A memo from the U.S. Department of Justice in Washington says state laws allowing medical marijuana opened the door to abuses and calls for legally targeting “large-scale, privately operated industrial marijuana cultivation centers” as well as distribution operations known as dispensaries.
The memo — which arrived June 29 in the e-mail inboxes of U.S. attorneys nationwide, including the Detroit office — says that no patient or other user is shielded from federal prosecution by state laws. The memo comes after Michigan Attorney General Bill Schuette unleashed a salvo last week, saying there was widespread lawbreaking linked to medical marijuana in Michigan.
The federal memo has medical marijuana advocates feeling betrayed by the Obama administration, which had been linked with hopes for leniency in the war on drugs.
“The $64,000 question is, are the U.S. district attorneys in offices across the country really going to go after these dispensaries and grow operations? We’ll have to see,” said Art Cotter, chairman of the medical marijuana committee for the Prosecuting Attorneys Association of Michigan.
On Thursday, about two dozen operators of compassion centers — where patients use the drug — met near Flint to discuss the new threats to access.
“We now we have a double threat because of this (federal memo) and our own attorney general,” Rick Thompson, editor of Oak Park-based Michigan Medical Marijuana Magazine, said from the meeting.
U.S. pushes for strict pot law enforcement
Just when medical marijuana users are protesting plans for tighter restrictions on the drug in Michigan, a memo from federal authorities in Washington is asking for tougher enforcement.
The memo, sent from the U.S. Department of Justice to U.S. attorneys and being circulated this week among Michigan’s county prosecutors and sheriffs, is exactly what many in Michigan law enforcement said they were waiting for — a green light to stamp out what they say is proliferating drug abuse and lawbreaking under the cover of medical marijuana.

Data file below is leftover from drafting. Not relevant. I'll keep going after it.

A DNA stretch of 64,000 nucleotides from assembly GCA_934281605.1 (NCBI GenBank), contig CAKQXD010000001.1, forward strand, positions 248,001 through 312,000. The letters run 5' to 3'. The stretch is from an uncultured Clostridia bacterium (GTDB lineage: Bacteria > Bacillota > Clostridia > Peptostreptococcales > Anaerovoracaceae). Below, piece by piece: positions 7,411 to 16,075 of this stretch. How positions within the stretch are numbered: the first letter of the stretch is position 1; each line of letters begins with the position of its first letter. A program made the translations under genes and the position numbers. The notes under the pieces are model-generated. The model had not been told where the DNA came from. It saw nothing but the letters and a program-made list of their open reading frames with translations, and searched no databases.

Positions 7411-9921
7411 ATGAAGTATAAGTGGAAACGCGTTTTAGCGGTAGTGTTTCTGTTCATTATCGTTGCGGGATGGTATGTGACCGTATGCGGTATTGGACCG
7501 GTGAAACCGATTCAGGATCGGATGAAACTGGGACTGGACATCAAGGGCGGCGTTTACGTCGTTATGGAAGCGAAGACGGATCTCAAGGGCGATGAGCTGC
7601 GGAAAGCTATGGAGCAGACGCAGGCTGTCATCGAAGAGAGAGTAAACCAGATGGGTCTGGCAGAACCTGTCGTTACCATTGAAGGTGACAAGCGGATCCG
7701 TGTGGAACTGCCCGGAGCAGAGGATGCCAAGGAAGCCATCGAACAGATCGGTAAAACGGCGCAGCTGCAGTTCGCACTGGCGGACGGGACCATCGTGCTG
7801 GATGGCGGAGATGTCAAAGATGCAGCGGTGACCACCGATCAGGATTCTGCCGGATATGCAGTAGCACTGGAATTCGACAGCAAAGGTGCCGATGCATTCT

According to Michigan Attorney General Bill Schuette, the memo shows that the Michigan Medical Marihuana Act — passed by 63% of voters in 2008 — is entirely pre-empted by federal drug law.
“We are making that case as we defend Livonia’s commonsense zoning ordinance in court,” Schuette spokeswoman Joy Yearout said.
The Livonia ordinance amounts to a total ban on medical marijuana cultivation and use in the city, lawyers from the American Civil Liberties Union have said in the case.
Defense attorneys, operators of medical marijuana facilities, such as compassion clubs, and medical marijuana users decried the memo as a step backward.
“This is an attack on the patient community,” said Kristen Ford, field director for the nonprofit Americans for Safe Access, based in Washington, D.C.
Rick Thompson, editor of the Oak Park-based Michigan Medical Marijuana Magazine, said Thursday: “All of us are more concerned now with federal intrusion.”
State law no shield
The Justice Department memo says, without naming specific states, that “planned facilities have revenue projections of millions of dollars, based on the cultivation of tens of thousands of cannabis plants.”